101 Great Minds on
Music, Brands and Behavior
Executive President of Havas Worldwide and Founder of BETC
“Music is engraved in the spirit of a brand.”
Mercedes Erra, Executive President of Havas Worldwide, Founder of BETC
Starting out as an intern at Saatchi & Saatchi in 1981, Erra successively became Advertising Chief, Client Manager, Deputy General Manager and, finally, General Director of Saatchi & Saatchi Advertising, from 1990-1995. Co-founding BETC in 1995, Erra is the “E“ of in the agency title (Babinet Erra Tong Cuong). An expert in branding and communication building, she is famous for working on inspiring new ways of communication for brands such as Danone, Evian, and Air France. Her “Roller Babies“ campaign for Evian (played to the song Rapper‘s Delight) made the Guinness Book of Records for being viewed over 75 million times. Aside from her role in advertising, Erra is a human rights activist, and committed member of Human Rights Watch and UNICEF.
Reese: How important is music in building a brand?
Erra: It’s difficult to imagine a great ad film without an equally great soundtrack these days. Just think of Evian or Lacoste – the need to find a music that makes you aware of the very soul of a film seems more important than ever before. There were times when brands used to be attached to one singular piece of music. Nowadays music is certainly engraved in the spirit of a brand, but it also translates the mood and the atmosphere of a film and transports its message. It supports and amplifies the effect of the visuals within the brand communication. As for Evian, the music they use won gold records. Every piece of music of the Evian brand communication is really impactful for every moment of the brand narrative. The musical universe of a brand is becoming more sophisticated: It’s not just about the music anymore. It’s more about a tonality that defines a brand and can be adapted for all kinds of audio assets.
Reese: How important is music for you personally and for your work?
Erra: For me personally, it’s particularly important. At work, however, it’s not about my personal taste in music. I’m not an expert. We have musicians at our agency, very knowledgeable people with an exceptional taste in music. We have even created an entity called BETC Pop, which specializes in music creation and selection. It’s an incredible artist pool with a rich and diverse music culture, and it can boast some great successes: Chemical Brothers for Air France in 1999 and the comeback of Flume with “Disclosure” for Lacoste.
Reese: Do you think that the right selection of music can change consumer behavior?
Erra: Music can make an ad fi lm stand out, it can make it memorable… or not. If the fi lm isn’t great, the music cannot save it. It can only lift and amplify the impact if the idea itself is creative, great,strong.
Reese: Should a brand be recognizable by sound only?
Erra: No. A brand is primarily about meaning. It can’t be reduced to formal codes, be it audio or be it visuals. It’s about what it embodies, the promise it carries and the role it plays in our lives – all of that is fundamental. The brand meaning is the essence, not the way in which it expresses itself, its way of communicating with us.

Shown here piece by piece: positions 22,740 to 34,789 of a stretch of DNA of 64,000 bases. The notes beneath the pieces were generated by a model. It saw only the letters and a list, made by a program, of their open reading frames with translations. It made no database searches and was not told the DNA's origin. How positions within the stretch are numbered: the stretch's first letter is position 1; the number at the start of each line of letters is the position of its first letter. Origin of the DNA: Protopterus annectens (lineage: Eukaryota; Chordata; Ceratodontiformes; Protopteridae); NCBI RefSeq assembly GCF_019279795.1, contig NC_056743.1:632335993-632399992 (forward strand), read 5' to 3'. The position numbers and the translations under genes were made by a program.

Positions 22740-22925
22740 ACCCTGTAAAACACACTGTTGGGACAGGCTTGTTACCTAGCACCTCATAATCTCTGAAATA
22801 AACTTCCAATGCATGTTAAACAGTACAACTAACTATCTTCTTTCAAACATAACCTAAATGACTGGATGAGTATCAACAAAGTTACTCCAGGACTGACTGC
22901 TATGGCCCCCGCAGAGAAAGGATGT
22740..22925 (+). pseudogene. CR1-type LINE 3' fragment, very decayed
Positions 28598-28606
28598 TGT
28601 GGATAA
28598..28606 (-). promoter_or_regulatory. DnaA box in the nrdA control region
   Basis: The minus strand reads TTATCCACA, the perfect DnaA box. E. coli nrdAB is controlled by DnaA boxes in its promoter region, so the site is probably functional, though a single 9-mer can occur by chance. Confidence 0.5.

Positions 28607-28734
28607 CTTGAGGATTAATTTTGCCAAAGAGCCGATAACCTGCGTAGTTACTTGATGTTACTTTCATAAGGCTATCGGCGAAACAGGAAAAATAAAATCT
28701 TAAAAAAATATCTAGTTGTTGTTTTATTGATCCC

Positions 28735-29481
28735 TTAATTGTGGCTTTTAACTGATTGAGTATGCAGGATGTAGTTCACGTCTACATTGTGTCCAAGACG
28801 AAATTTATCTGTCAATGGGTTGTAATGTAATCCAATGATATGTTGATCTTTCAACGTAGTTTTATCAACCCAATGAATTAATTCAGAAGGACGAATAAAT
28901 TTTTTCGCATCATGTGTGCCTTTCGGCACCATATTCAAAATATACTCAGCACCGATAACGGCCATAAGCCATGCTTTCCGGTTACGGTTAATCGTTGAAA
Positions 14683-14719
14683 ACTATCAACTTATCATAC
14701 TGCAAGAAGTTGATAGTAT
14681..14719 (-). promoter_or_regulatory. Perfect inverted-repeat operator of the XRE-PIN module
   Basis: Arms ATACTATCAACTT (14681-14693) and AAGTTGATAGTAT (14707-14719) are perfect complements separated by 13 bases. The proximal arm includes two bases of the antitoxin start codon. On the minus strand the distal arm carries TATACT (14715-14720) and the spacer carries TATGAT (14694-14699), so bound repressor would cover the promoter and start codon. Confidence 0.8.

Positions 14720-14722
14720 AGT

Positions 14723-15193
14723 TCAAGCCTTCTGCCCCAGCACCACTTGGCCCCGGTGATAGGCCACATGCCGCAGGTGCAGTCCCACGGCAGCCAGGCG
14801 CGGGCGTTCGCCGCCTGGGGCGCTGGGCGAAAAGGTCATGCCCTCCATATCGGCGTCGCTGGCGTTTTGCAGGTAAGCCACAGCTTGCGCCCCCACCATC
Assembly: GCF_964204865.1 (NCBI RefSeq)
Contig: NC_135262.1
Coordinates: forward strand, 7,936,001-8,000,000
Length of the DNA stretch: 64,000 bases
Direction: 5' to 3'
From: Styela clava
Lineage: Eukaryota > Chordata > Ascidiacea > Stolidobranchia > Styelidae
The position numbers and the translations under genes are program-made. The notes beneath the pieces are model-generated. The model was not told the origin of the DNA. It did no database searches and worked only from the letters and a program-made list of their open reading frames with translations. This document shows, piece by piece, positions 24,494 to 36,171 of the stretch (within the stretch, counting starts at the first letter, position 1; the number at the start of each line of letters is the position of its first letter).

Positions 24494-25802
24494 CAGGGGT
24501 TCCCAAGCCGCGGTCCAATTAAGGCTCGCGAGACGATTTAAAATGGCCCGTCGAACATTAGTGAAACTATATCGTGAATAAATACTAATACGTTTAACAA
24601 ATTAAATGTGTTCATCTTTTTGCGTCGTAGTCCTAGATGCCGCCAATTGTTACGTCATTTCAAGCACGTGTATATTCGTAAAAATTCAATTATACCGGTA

Reese: Should brands follow audio style guides, just as they follow visual style guides?
Erra: The spirit of both video and audio have to be respected equally. But you shouldn’t restrict yourself creatively by establishing too many rules. The moment a brand forgets that its primary purpose is to serve people, it loses its right to exist, it loses its soul. Rules can never replace the brand essence. I also think that a brand should never restrict itself to one singular piece of music. That doesn’t mean, of course, that the creation (wording, layout, sound, music) isn’t key to the development of the brand message. One of our former clients, “Hollywood”, a French chewing gum brand, had a long history of following strict brand guidelines, and it had been sticking to this piece of music called “fraîcheur de vivre,“ which everyone (in France) knew. In the meantime, the brand had failed to meet new customer expectations, and all its codes (visuals, sound, etc.) had become ineffective. In fact, the brand almost disappeared because of that. It only recovered once it let go of those rules and offered a new brand experience to its customers.
Reese: Can you tell me about a particular experience in your career where music was involved? How did that experience influence your work?
Erra: Our agency tends to have a really good intuition when it comes to music – for example when we used Queen’s “We Will Rock You” for Evian. The music talks about a rebellion of grown-ups who refuse to give up their youth. In what better way could you express youthfulness of the mind than with this song? The day after the film was launched, all the school kids in France – few of whom are English speakers – were shouting “We Will Rock You”. In a similar way, we very recently worked on a synchronization of a film for the fragrance “La nuit de l’homme” by Yves Saint-Laurent. The piece of music we used was by Thomas Azier, an artist we’ve been following for a while and who has cooperated a lot with the French musician Woodkid. It was like magic, it worked immediately. Same with Lacoste – by resuming Flume’s “Disclosure” for the brand, my creative associate Rémi Babinet, together with Bertille Toledano, President of BETC Paris, made a crucial decision that left everyone stunned.